Below is an excellent timeline of the flood provided by Answers in Genesis. Imagine spending over a year in the ark! I remember one person said that although the stench must have been horrible on the INSIDE of the ark, the judgment was much worse on the OUTSIDE of the ark. Friend, be sure to stay in the ark, even though at times it’s stinky and anything but smooth sailing.
In Genesis 9:3 God permits man to eat meat, without the blood.
In Genesis 9:6 we are reminded of the sanctity of human life.
Warren Wiersbe, “Murder is a terrible crime because man is made in the image of God, and to kill a human being is to attack God’s image.
The rainbow is a reminder that God will never judge the world through water (flood) again (Genesis 9:15-16). He will judge the world one day, but it will be by fire (2 Peter 3:10; Revelation 20:9, 11).
Warren Wiersbe, “The sign of the covenant was the rainbow, a bridge of beauty that joins heaven and earth. Whether we look at the rainbow or not, God looks upon it and remembers His promises.”
It’s tragic that the LGBT community has hijacked the rainbow as a symbol for themselves and yet those of us who know the Scriptures see it in the context of worldwide judgment.
Through Noah’s sons we learn dramatically that our behavior today affects the future tomorrow – for good or evil. God help us to honor our parents and never gossip.
Warren Wiersbe, “Ham should have grieved over his father’s sins, not gloated over them (Proverbs 14:9). His brothers did what love always does: ‘covers all sins’ (Proverbs 10:12; 12:16; 17:9; 1 Peter 4:8).”
In Genesis 10:10 we have the beginning of Babylon through a man named Nimrod, a rebellious tyrant under the influence of the enemy. Babel means confusion, something God is not the author of (1 Corinthians 14:33). We’ll see much more of Babylon throughout the Bible.
One of the blessings of a pilgrimage to Israel is, I’m able to visualize the beautiful city of Capernaum where Jesus eventually lived. It was a fulfillment of Isaiah 9:1-2.
What a beautiful promise to the Gentiles:
“The people who sat in darkness have seen a great Light.” (Matthew 4:16a)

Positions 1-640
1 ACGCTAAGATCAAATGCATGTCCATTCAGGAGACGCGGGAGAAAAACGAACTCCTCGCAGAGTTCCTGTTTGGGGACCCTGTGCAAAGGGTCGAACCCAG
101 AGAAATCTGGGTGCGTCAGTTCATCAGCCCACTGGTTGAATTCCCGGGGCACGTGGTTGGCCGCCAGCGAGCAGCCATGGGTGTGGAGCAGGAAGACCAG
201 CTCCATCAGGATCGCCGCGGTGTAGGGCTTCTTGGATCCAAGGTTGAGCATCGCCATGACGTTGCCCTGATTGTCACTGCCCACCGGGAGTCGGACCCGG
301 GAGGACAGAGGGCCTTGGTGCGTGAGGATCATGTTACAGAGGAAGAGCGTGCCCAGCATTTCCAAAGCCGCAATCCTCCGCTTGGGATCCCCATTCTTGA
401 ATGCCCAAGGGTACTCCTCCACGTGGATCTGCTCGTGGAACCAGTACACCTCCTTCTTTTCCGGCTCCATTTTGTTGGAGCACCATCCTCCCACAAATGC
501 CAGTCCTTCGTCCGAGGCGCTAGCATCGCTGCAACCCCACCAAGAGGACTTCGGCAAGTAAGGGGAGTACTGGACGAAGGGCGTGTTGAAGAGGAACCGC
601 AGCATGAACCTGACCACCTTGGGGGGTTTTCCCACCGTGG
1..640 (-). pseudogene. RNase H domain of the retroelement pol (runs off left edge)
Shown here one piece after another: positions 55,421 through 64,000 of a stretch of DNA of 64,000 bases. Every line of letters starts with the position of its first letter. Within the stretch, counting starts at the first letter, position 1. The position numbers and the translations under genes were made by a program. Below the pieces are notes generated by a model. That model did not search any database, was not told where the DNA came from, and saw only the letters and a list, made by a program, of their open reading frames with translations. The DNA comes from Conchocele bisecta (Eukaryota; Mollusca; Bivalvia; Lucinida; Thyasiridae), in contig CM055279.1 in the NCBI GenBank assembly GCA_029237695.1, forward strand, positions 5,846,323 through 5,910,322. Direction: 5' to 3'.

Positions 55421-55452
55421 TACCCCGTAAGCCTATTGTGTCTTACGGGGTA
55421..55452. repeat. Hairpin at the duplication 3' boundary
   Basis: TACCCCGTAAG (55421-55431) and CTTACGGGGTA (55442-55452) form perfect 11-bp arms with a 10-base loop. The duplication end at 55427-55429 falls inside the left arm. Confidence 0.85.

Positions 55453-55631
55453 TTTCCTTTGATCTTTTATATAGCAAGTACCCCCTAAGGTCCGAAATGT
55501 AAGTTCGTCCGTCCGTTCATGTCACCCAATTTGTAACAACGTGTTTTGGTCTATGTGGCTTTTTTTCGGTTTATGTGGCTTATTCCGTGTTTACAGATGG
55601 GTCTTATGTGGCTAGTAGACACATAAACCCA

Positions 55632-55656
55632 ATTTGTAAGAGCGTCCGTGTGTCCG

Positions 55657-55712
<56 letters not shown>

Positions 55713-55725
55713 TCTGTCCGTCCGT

Jesus’ message was the same as John the Baptist’s:
Matthew 4:17 (NKJV) “From that time Jesus began to preach and to say, ‘Repent, for the kingdom of heaven is at hand.’”
Jesus calls Peter and Andrew, James and John from fishing for fish, to fishing for men. It is estimated that 7 of the 12 Apostles were fishermen. They left everything behind, to follow Christ. Isn’t this our calling as well?
Jesus went on to speak the greatest words ever spoken and to do the greatest works ever done – truly He is the Messiah!
David was not a perfect man, by any means, but He was a true believer. I love his words in:
Psalm 4:3 (NKJV) “But know that the LORD has set apart for Himself him who is godly; the LORD will hear when I call to Him.”
As believers with a heart to obey, we are set apart for God (holy) – and He hears us when we call to Him. So let’s keep calling!
Psalm 4:4a is an important lesson for me. It’s okay, even right to be angry at times, but it’s not right to allow that anger to lead me to sin. Paul the Apostle referenced this in Ephesians 4:26.
Many of us struggle with anger. Please help me Lord!
I’ve always loved this passage:
Proverbs 1:23 (NKJV) “Turn at my rebuke; surely I will pour out my spirit on you; I will make my words known to you.”
What an amazing promise this is, that if only I would turn from my sin, I will experience the outpouring of the Holy Spirit, and my eyes and ears will be open to the Word of God.
If you have any questions or comments on today’s reading, maybe something the Lord showed you, feel free to leave a reply below. I’d love to hear from you as we grow forward together in 2021.